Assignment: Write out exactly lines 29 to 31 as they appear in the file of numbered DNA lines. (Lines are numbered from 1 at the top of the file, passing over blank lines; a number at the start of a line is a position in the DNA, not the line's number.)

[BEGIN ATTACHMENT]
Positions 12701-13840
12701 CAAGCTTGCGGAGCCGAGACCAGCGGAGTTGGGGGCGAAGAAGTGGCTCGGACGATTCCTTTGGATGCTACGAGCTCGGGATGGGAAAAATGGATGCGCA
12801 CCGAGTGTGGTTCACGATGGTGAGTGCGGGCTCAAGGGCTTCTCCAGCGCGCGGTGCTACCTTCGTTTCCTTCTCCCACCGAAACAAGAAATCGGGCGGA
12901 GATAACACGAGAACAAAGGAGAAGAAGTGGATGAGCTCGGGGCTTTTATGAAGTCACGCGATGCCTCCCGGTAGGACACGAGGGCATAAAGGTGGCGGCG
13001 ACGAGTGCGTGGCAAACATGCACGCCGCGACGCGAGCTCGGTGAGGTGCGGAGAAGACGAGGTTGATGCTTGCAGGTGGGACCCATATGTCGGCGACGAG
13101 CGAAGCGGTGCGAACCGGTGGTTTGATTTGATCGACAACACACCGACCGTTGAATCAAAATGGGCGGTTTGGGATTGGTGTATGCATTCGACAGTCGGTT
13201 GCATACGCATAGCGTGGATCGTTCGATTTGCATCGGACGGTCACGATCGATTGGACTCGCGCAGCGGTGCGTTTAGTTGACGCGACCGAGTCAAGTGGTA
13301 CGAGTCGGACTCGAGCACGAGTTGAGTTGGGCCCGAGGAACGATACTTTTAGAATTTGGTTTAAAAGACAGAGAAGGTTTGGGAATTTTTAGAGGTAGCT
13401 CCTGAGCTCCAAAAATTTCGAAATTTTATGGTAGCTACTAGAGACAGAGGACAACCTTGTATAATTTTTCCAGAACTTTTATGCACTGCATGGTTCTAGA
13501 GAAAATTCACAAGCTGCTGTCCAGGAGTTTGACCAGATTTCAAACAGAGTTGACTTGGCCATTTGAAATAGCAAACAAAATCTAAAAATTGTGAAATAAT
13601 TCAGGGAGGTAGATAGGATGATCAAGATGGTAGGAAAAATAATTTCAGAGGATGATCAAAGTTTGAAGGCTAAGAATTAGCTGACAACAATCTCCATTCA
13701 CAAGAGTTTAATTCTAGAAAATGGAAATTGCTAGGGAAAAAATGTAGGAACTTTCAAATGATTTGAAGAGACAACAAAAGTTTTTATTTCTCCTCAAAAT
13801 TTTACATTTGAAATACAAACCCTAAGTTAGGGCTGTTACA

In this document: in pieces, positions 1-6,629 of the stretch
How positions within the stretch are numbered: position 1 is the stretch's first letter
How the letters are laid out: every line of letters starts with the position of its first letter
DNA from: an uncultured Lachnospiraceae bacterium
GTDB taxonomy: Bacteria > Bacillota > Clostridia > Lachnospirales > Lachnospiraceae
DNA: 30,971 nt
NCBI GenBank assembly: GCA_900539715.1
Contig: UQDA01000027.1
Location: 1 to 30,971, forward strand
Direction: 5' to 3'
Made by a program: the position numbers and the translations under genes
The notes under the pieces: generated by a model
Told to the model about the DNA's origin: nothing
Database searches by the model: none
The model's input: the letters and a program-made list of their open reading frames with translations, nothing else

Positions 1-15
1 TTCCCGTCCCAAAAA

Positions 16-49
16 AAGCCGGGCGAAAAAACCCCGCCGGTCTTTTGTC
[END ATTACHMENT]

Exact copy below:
Positions 1-15
1 TTCCCGTCCCAAAAA

Positions 16-49